Stephen Strasburg won’t pitch in the playoffs

138 Comments

It was reported on Friday that Stephen Strasburg’s new innings limit for the season is 180.  Bill Ladson of MLB.com has a source telling him that that is not accurate, and that there is not necessarily a magic number of innings. Rather:

The Nationals are expected to have right-hander Stephen Strasburg miss two or three regular-season starts, according to a baseball source.

Well enough. But here’s the jaw-dropper:

The same source went so far as to say Strasburg will not pitch in the postseason once he is shut down.

I’m all for taking care of your young pitching talent, but I’m sorry, I find that to be utterly mind-boggling.

One can say anything one wants about caution with respect to Strasburg’s health — and I hate to echo Jeff Francoeur’s wisdom when it comes to anything — but how do Mike Rizzo and the Nationals expect their fans to take it if, in Game 5 of the NLDS, the TBS cameras repeatedly show closeups of Strasburg sitting idly by in the dugout while Edwin Jackson gets lit up by the Cardinals or someone?

I guess they say they’re protecting their most valuable asset for a long and triumphant tomorrow. If so, they had better hope it actually comes. Because there’s certainly no guarantee of that.

Joey Votto: “I tried to get fatter. I succeeded at that apparently.”

Andy Lyons/Getty Images
1 Comment

We’ve poked fun often at the spring training trope of players showing up to camp in the “best shape of [their] life.” Reds first baseman Joey Votto has turned that entirely on its head. Talking about his offseason, the 2010 NL MVP said, “I tried to get fatter. I succeeded at that apparently. We did all the testing and I am fatter,” Zach Buchanan of the Cincinnati Enquirer reports. Votto, of course, wasn’t trying to say he’s not in shape; he was just using some of his trademark self-deprecating humor.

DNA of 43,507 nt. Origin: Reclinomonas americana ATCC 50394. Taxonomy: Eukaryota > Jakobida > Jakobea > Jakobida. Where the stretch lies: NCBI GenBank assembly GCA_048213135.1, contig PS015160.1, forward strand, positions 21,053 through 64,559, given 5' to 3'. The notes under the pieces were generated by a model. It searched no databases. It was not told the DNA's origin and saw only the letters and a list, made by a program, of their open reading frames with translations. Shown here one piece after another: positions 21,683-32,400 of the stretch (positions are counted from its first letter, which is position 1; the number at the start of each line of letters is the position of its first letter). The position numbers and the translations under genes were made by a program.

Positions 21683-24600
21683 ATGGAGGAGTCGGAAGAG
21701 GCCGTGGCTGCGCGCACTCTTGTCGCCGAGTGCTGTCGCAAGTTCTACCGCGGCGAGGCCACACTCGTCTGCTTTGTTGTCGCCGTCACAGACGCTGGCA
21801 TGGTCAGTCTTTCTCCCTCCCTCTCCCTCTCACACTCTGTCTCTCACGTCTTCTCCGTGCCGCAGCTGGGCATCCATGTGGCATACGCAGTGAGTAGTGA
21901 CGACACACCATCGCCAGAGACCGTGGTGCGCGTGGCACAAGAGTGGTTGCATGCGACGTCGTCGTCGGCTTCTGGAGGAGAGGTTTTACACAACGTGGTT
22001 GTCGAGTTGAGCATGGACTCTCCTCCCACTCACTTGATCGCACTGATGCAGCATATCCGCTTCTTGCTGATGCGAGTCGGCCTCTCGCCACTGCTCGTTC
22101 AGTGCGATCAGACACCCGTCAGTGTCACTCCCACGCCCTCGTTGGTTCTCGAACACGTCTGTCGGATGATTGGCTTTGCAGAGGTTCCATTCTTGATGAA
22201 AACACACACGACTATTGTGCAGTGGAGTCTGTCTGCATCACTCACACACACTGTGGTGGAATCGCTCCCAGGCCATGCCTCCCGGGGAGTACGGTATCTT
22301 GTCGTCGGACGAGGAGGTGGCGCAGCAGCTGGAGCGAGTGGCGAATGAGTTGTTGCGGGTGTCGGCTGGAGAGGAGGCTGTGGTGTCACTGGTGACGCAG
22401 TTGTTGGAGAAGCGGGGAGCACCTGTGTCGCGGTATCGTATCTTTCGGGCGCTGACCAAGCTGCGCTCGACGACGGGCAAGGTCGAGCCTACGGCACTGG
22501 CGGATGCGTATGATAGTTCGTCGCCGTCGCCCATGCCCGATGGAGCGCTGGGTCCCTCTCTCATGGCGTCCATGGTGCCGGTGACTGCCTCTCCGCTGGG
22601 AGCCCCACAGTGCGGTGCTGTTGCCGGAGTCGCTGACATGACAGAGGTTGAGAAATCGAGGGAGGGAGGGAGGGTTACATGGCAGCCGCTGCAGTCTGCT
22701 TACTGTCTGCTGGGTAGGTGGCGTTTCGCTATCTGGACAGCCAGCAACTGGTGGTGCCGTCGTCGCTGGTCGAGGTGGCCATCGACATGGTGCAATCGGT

Votto did get serious when discussing the state of the rebuilding Reds. As Buchanan also reported, Votto said, “I think we’re starting to get to the point where people are starting to get tired of this stretch of ball. I think something needs to start changing and start going in a different direction. I’m going to do my part to help make that change.”

Votto, 34, is under contract with the Reds through at least 2023, so he still has plenty of incentive to help see the rebuild through. He has been nothing short of stellar over the last three seasons. This past season, he hit .320/.454/.578 with 36 home runs, 100 RBI, and 106 runs scored in 707 appearances across all 162 games. Votto led the majors in walks (134) and on-base percentage and led the National League in OPS (1.032).

Despite Votto’s presence, both FanGraphs and PECOTA are projecting the Reds to put up a 74-88 record. The club had a pretty quiet offseason, expecting to enter 2018 with largely the same roster as last year.